Editor’s Log: The Next Stand - The Fisherman

Editor’s Log: The Next Stand

The Mid-Atlantic Fishery Management Council (MAFMC) meets in person this month for the first time since the start of the pandemic.  The August 9-12 meeting is what MAFMC is calling “hybrid” with options for in-person and virtual attendance, meaning council members and the public can choose whether to participate in person at the Notary Hotel in Philadelphia, or via Webex webinar at MAFMC.org.

Having sat through numerous fisheries WebEx and Zoom meetings over the past year, the fact that decision-makers are meeting in person again should be of great benefit to the public.  The highly impersonal aspect of online meetings has not been good for “stakeholders” during virtual discussion and debate; stakeholder being the term for those of us ultimately impacted by bureaucratic decisions.  To put it another way, you know those keyboard heroes on social media who spew vicious and repugnant opinions without any fear of personal reprisal?  In my opinion, that’s basically how “stakeholders” have often been treated through much of the virtual public process.

One of eight regional fishery management councils created when Congress passed the Magnuson Fishery Conservation and Management Act of 1976, MAFMC is ultimately responsible for managing Atlantic fisheries within the federal 200-mile limit off New York, New Jersey, Delaware, Maryland, Virginia and North Carolina.  The council is made up of 21 voting members and four non-voting members, and unlike at the state marine fisheries council or Atlantic States Marine Fisheries Commission, appointed MAFMC members are paid roughly $450 for the work.

While many anglers don’t like mixing politics with fishing, understand that decisions related to size, season and bag limits for fisheries like fluke and sea bass are ultimately made by council members who are first nominated by their respective governors, and then appointed by the U.S. Department of Commerce to serve three-year terms.  On August 11, new and reappointed members will be sworn in at the MAFMC, and a new election of council chair and vice-chair will take place.

The good news in New Jersey is that Capt. Adam Nowalsky is being reappointed to his third council term.  In a group press release from leading angling groups including Recreational Fishing Alliance (RFA) and the American Sportfishing Association (ASA), Nowalsky was praised for his “exceptional understanding and expertise of the science and legal framework” while working to assess and manage New Jersey’s most important fisheries.  “He has proven himself to be committed to striking an important balance between sound conservation and the needs of the fishing community,” the release stated.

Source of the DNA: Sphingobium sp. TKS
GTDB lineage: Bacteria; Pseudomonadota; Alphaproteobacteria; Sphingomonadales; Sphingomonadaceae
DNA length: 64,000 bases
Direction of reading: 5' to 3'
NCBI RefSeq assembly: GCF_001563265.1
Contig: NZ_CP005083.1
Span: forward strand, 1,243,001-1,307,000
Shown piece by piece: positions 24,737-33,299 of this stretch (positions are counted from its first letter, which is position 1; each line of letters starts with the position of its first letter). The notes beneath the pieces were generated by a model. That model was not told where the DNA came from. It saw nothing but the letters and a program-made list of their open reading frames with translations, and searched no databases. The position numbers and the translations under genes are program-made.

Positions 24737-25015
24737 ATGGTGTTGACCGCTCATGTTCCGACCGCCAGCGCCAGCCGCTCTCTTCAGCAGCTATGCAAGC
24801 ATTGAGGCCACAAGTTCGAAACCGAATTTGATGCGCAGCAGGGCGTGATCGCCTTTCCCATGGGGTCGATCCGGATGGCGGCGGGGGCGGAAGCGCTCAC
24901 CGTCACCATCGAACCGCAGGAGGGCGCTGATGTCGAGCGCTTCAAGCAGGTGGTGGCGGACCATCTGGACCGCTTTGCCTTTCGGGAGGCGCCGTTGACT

RFA executive director Jim Donofrio (see News Briefs) said he was generally pleased to see greater recreational fishing representation at the regional councils.  “Those selected include dedicated people who have the on-the-water experience and a deep understanding of our sport which is greatly needed in the council process,” Donofrio said.

ASA president Glenn Hughes said he’s looking forward to working with newly appointed council members to advance coastal conservation and recreational fishing opportunities.  “The regional fishery management councils are where the rubber meets the road for federal marine fisheries management, so it’s critically important that the recreational fishing community be well represented,” Hughes added.

I’ve known Capt. Adam for close to 20 years, and I don’t know that there’s ever been a more knowledgeable representative at the Mid-Atlantic council.  His professional grasp of the regulatory process and understanding of science and data, coupled with a faithfulness to the angling public, is pretty much incomparable at the council level.

Has he had a few critics along the way?  Sure, but mostly from folks in other states!  To paraphrase a couple of famous quotes, those without enemies and critics probably aren’t doing very much, and they probably never stood up for anything.  The only bad news is that this is Adam’s third and final term.  Who’s ready to take the next stand?

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